RPP – Respiratory Pathogen Panel
GPP – Gastrointestinal Pathogen Panel
UTI – Urinary Tract Infection Testing
A urinary tract infection (UTI) occurs when bacteria or sometimes other microbes enter the urinary tract and begin to grow, usually causing signs and symptoms such as pain and inflammation.
Urine normally contains very few or no bacteria or other microbes. However, bacteria can sometimes enter the opening of the urethra, multiplying and moving up the urethra to the bladder, causing an infection. Most UTIs remain in the lower urinary tract (urethra or bladder), where they cause symptoms such as a frequent urge to urinate and a burning sensation during urination. Typically, these infections are considered uncomplicated and are easily treated. Left untreated, the infection may spread to the kidneys.
Urinary tract infections are common. According to the American Urological Association (AUA), UTIs result in more than 8.1 million healthcare practitioner visits each year. Although UTIs can affect anyone at any age, women of all ages and men over 50 years of age are the most likely to get a UTI.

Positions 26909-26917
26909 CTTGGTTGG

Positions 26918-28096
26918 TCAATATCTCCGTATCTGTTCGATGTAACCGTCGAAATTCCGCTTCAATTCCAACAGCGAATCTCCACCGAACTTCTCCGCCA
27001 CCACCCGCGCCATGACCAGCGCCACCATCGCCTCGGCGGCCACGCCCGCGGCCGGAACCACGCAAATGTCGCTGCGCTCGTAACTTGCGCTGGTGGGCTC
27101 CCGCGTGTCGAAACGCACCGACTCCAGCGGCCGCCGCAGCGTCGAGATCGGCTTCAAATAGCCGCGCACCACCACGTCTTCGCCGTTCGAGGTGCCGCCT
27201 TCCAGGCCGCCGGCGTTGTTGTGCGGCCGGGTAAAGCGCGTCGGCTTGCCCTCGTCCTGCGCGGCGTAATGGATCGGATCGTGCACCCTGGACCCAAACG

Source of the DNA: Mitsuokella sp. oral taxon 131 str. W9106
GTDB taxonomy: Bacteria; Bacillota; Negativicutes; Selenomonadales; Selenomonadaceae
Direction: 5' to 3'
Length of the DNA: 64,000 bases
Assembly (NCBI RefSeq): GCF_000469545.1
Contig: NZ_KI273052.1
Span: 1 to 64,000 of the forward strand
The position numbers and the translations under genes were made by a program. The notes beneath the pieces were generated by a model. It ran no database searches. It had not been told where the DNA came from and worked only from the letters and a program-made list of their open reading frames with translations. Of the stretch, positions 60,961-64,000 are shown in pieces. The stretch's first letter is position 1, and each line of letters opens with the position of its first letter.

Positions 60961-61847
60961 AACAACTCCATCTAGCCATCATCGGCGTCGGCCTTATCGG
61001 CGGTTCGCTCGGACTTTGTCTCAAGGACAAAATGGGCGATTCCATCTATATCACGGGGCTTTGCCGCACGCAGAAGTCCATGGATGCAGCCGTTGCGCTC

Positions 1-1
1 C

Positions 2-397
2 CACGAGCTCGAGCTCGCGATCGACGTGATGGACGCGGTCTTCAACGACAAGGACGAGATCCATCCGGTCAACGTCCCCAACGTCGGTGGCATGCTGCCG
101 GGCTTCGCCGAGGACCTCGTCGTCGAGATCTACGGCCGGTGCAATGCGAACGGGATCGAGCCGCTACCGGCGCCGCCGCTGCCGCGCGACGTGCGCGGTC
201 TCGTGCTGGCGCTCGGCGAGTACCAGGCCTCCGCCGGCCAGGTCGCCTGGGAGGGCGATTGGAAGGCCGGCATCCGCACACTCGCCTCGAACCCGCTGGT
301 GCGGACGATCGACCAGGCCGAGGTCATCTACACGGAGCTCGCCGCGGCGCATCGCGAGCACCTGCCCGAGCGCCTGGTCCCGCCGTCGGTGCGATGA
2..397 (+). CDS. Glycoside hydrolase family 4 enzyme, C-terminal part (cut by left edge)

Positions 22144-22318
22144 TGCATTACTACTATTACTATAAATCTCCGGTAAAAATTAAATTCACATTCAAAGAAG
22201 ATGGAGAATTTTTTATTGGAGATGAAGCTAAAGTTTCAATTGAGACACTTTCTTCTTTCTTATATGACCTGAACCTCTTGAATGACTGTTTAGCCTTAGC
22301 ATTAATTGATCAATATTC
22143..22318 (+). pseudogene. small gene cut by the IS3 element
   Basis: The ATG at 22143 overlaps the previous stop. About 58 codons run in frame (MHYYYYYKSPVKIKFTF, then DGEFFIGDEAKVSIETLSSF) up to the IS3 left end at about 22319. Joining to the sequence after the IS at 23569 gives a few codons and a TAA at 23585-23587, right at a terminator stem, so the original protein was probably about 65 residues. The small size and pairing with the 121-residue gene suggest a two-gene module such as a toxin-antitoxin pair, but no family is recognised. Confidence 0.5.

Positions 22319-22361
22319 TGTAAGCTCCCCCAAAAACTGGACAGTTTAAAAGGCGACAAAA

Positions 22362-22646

Children can also develop UTIs, though less commonly than in adults. Up to 8% of girls and 2% of boys will get UTIs, according to the AUA. Young children have a higher risk of kidney damage related to UTIs compared to older children and adults.
Laboratory tests are performed to diagnose UTIs and sometimes to identify the bacteria (or other microbes) that is causing the infection as well as the treatment to cure the infection. Most UTIs are diagnosed by performing a urinalysis, which looks for evidence of infection, such as bacteria and white blood cells in a sample of urine. A positive leukocyte esterase test or the presence of nitrite in the urine supports the diagnosis of UTI.
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